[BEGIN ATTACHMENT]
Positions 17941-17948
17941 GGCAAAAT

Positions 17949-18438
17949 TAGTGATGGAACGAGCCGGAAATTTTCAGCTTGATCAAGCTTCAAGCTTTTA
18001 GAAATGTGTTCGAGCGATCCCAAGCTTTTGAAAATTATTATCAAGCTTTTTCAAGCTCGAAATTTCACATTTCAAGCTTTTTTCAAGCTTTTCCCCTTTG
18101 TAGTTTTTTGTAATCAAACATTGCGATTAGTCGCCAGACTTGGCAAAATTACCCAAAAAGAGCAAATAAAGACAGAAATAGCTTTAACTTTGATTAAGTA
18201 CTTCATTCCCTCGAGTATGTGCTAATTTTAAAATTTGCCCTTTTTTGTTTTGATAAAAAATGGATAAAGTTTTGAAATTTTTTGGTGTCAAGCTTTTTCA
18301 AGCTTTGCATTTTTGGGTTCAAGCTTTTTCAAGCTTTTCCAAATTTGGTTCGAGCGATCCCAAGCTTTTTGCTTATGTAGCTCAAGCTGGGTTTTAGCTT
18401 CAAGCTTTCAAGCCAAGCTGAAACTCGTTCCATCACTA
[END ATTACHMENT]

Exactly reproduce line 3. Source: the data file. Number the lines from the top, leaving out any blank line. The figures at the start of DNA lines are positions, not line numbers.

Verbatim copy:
Positions 17949-18438